Irish Aid on the interconnectedness of innovative research, government funding and global citizenship



Posted: 20 November, 2018

We have asked Ruairi De Burca, Director General of Irish Aid, to contribute a piece about the interconnectedness of innovative research, government funding, and global citizenship in 2018. Irish Aid aims to reduce poverty, hunger, and humanitarian need in developing countries around the world. For further information on Irish Aid: https://www.irishaid.ie/.

 

Ireland’s development cooperation programme has a very strong reputation internationally – indeed, the well-known Brookings Institution said a number of years ago that Irish Aid was ‘the outstanding aid donor.’

That reputation has been built on a solid foundation of hard work over many years. Good people working to do good things. Hard work within a tradition of delivery to the furthest behind, begun by missionaries and volunteers, often with education at its heart.

That good reputation also flows from a culture of learning, which we have worked hard to develop and maintain.

Robust evaluation helps us to learn from what we have done well and, perhaps even more importantly, from what we have not done well. Sharing that learning with other donors, formally and informally, helps create communities of good practice, as does continuous and effective dialogue with the many stakeholders with whom Ireland works in the service of international development.

These stakeholders include citizens and governments in the countries where we work, civil society at home and abroad, the EU, UN and other multi-lateral organisations, as well as the donor countries which come together to set standards in the context of the OECD’s Development Assistance Committee, known as the DAC.

A complication in this work is the intrinsic messiness of development. Change, particularly positive change, is rarely linear. It does not follow a classic narrative structure, with a beginning, middle and end. Change has many actors, creating problems of attribution and contribution. All of this in places where systems and institutions are frequently weak. Countries in development are also dynamic, with operating environments that are often fluid, further complicated by a revolving cast of third parties with different interests and attention spans.

This makes the establishment of strategic approaches to development a challenge for a donor like Ireland, particularly when we aspire to continue to meet the Brookings Institution accolade of ‘outstanding.’ Right now, as we put the finishing touches to a new White Paper on international development, addressing this challenge is at the forefront of our thinking. We are giving particular consideration to how best to amplify Ireland’s voice in development fora, and how we can enlist others in the delivery of our priorities.

Critical to this will be how we engage with and harness Ireland’s research capacity as a resource for what the Government has stated will be an expanding international development programme. We are asking ourselves some questions on this, which it is timely to share.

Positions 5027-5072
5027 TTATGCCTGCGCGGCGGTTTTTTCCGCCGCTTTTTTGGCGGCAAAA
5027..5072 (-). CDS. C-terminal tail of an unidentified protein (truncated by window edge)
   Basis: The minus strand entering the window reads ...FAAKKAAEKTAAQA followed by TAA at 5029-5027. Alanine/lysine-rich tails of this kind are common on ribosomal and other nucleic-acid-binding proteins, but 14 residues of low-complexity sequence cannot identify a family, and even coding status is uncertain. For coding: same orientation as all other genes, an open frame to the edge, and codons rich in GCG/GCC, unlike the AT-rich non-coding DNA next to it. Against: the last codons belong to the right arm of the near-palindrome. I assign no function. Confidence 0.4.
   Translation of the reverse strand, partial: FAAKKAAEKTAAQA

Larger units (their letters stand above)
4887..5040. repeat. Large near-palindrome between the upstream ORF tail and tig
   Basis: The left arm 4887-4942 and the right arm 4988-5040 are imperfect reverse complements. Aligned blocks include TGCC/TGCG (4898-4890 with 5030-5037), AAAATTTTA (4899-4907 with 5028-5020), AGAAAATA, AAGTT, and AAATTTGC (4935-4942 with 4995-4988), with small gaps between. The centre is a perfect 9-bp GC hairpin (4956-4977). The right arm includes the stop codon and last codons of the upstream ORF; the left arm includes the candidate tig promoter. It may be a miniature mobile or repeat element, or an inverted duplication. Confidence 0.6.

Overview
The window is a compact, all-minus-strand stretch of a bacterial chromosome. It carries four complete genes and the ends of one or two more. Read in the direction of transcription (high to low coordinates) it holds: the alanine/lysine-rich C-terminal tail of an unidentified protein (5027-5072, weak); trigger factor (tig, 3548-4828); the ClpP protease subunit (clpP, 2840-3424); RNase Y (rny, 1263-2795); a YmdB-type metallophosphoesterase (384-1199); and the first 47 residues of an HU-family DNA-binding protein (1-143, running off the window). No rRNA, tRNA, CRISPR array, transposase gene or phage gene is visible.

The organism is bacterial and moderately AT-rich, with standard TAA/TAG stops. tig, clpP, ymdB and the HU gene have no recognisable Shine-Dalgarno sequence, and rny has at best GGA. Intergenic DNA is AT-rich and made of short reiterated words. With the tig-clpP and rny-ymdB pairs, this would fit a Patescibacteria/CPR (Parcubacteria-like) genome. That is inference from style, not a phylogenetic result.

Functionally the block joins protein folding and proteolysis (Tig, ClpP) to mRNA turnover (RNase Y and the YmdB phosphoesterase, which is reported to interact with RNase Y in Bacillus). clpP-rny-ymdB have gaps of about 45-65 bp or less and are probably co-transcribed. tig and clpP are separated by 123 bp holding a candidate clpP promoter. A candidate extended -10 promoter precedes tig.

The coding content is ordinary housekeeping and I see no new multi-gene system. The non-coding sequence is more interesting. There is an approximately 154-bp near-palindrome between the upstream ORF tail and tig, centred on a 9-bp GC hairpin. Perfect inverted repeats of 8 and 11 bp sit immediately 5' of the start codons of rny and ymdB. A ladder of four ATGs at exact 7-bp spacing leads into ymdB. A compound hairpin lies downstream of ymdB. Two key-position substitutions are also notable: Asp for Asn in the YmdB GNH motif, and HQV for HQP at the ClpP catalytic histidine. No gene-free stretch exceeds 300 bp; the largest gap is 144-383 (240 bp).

How can we help catalyse Irish researchers to work even more effectively on development issues, in particular those areas which we prioritise – those around people, around protection, around food?

How can we work better with the research community to help potentiate strategic relationships, the better to access Horizon Europe funding?

Given the role of DfID in funding research on development, how can we help Irish academics in a Brexit context to maintain their engagement with UK research institutions on development themes of resonance to Irish Aid?

How can we work better with the Irish Research Council?

How can we work better with Science Foundation Ireland?

How can we encourage the most effective possible collaboration between Irish researchers, acknowledging that academia is a competitive space? And how can we encourage thinking outside the confines of a particular field, discipline or institution, and broaden our range of overseas collaborations? In particular, what role can we play in building partnerships between Irish research institutions and their colleagues in our development partner countries?

How can we help with the widest possible dissemination of the best of Irish research, so that it has the positive effects on policy making at home and internationally that it deserves?

Some of the answers to these questions have come through the recently completed public consultation process on the new White Paper on international development. We received many excellent contributions from the Irish research sector.

We want to build on the existing Irish Aid research strategy, published in 2015. The central objective of that strategy holds, namely improving the capacity to plan, conduct and apply development research both in Ireland and partner countries, building the evidence base which underpins progress on our key priorities. An area which perhaps needs greater emphasis into the future will be the strengthening of communication around research, so that we can really push policy makers to implement good practice. Smart presentation of rigorous research, couched in accessible language which also meets peer review standards, is challenging – but well worth the investment.

Disclaimer: The opinions expressed in our guest blogs are the author’s own, and do not reflect the opinions of the Irish Research Council or any employee thereof.